# IMU sensor and compensation

Hi I'm using "minImu 9" 9 DOF IMU (gyro, accelerometer and compass) sensor and it gives pitch roll and yaw values with a slope on desktop (no touch, no vibration, steady). Y axis is angle in degree and X axis is time in second. X axis length is 60 seconds. How can fix this?

Pitch

Roll

Yaw

Note1: minIMU code

• what do the raw measurements look like when it's sitting on the table? – holmeski Dec 8 '15 at 18:39

MEMS gyros all have a problem with drift due to temperature. This can be worked around using several techniques, and higher cost parts generally have some amount of compensation built in. However, in my experience even the most expensive gyros need some individual calibration or sensor fusion techniques to deal with drift.

Taking a look at this sensor package, the 3 axis gyro is not calibrated for temperature, but does include a temperature sensor. This is pretty common in low cost gyros.

As an aside, I would not consider this part an IMU since it does no sensor fusion or calibration between the gyro, temperature sensor, accelerometer and magnetometer. This is reflected in its price.

Anyway, what that means is you will need to come up with a way to deal with the gyro drift yourself.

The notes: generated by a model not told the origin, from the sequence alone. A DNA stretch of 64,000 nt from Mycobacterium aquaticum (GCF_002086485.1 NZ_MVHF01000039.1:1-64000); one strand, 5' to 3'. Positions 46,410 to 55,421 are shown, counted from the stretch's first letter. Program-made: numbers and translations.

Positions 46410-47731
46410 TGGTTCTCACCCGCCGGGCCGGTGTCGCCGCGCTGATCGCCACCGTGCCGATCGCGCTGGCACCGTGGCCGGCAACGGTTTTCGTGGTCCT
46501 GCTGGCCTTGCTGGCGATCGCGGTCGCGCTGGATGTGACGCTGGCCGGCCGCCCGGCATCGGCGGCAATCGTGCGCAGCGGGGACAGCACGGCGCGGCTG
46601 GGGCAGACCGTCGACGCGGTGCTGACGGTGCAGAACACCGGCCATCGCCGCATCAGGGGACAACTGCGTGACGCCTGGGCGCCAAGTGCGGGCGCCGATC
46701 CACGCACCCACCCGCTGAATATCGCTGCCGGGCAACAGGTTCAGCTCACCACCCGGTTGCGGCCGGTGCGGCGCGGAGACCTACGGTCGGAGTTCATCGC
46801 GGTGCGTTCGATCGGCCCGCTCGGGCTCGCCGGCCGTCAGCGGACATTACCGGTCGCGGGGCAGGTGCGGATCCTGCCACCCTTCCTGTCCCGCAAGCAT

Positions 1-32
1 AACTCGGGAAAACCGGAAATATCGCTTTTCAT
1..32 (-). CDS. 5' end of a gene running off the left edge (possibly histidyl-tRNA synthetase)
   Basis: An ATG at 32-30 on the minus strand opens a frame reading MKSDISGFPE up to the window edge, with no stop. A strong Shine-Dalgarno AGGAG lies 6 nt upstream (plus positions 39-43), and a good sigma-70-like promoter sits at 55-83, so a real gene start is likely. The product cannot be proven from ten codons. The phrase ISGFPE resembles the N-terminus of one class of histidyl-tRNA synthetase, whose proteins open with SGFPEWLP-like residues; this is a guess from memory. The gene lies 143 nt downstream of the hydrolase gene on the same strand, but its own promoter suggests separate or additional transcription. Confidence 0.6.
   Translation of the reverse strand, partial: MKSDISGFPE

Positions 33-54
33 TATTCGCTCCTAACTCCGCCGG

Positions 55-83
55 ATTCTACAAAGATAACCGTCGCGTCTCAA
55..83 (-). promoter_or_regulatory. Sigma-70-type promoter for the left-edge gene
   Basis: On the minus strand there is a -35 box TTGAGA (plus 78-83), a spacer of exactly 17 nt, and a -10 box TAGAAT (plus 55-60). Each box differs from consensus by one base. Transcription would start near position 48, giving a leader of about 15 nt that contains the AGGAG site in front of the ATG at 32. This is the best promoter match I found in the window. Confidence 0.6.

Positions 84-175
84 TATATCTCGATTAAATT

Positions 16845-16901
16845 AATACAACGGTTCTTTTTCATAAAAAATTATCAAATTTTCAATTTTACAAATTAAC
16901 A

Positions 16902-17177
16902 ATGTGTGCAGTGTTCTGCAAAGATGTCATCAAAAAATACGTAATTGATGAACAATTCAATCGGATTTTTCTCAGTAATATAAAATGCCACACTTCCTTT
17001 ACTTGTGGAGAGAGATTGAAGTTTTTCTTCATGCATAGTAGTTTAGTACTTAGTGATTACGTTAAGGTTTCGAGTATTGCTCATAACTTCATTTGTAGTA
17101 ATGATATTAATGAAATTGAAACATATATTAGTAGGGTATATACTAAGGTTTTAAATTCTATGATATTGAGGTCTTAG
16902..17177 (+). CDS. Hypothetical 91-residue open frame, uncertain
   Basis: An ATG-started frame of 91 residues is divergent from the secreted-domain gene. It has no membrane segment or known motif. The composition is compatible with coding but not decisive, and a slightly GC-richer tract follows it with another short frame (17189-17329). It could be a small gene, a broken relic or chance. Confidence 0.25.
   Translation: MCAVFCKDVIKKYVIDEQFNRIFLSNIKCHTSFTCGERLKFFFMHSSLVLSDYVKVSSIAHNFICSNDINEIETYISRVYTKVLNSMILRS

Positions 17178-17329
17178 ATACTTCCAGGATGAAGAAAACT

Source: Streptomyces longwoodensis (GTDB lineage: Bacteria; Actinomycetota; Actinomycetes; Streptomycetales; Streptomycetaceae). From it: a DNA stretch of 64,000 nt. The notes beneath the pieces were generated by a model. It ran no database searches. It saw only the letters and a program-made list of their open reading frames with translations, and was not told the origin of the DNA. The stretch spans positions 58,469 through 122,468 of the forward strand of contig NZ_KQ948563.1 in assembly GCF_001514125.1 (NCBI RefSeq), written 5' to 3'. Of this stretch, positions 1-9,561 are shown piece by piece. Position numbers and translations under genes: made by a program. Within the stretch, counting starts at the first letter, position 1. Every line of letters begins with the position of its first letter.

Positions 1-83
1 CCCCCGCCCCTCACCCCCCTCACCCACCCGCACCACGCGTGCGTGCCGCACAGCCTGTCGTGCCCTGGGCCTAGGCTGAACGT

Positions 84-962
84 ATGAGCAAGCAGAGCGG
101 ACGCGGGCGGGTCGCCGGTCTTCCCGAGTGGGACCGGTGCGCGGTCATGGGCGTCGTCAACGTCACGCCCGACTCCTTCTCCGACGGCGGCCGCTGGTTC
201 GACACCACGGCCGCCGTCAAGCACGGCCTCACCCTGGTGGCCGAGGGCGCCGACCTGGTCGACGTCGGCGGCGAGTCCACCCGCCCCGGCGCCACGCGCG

The best technique is going to depend on your application and budget, but here are some approaches to look at:

1. Buy a better IMU: Depending on your budget, this may be the simplest solution. Expect to spend between $50-$100.00 for such a device.
2. Have an operational calibration process: In this case, you would measure the drift rate of each axis every time you knew it was not in motion, keeping it updated in a moving average and apply that as an offset to the measured rate. This is a simple solution if you have a way of knowing that the sensor is not moving and that will happen regularly during operation.
3. Calibrate the offset for temperature: If you have access to a precision thermal chamber, you can pre-calculate the drift rate vs temperature function and update it on the fly. This works best if combined with an occasional stopped calibration.
4. Implement a Complementary or Kalman filter to process the data. This is described in the answers to https://stackoverflow.com/questions/1586658/combine-gyroscope-and-accelerometer-data and can be combined with 2 and 3.
• it looks like he's already using a complimentary filter, you won't get that kind of drift using any sort of kalman filter. – holmeski Dec 7 '15 at 20:55
• @holmeski understands the problem: yes there is a filter. A filter just estimates new sensor reading and eleminates noise. In this measurement the sensor values increases/decreases monotonically filter is not a sollution. – acs Dec 8 '15 at 6:41

if you're using a complementary filter, it's likely you have a bias in your gyroscope. take an average of 100 measurements when the imu isn't moving and subtract that from future measurements.

How does removing the average change the behavior of the complimentary filter?

What do the measurements look like before and after the biases have been removed?

• subtracting avarage of first 100 not working. – acs Dec 8 '15 at 6:43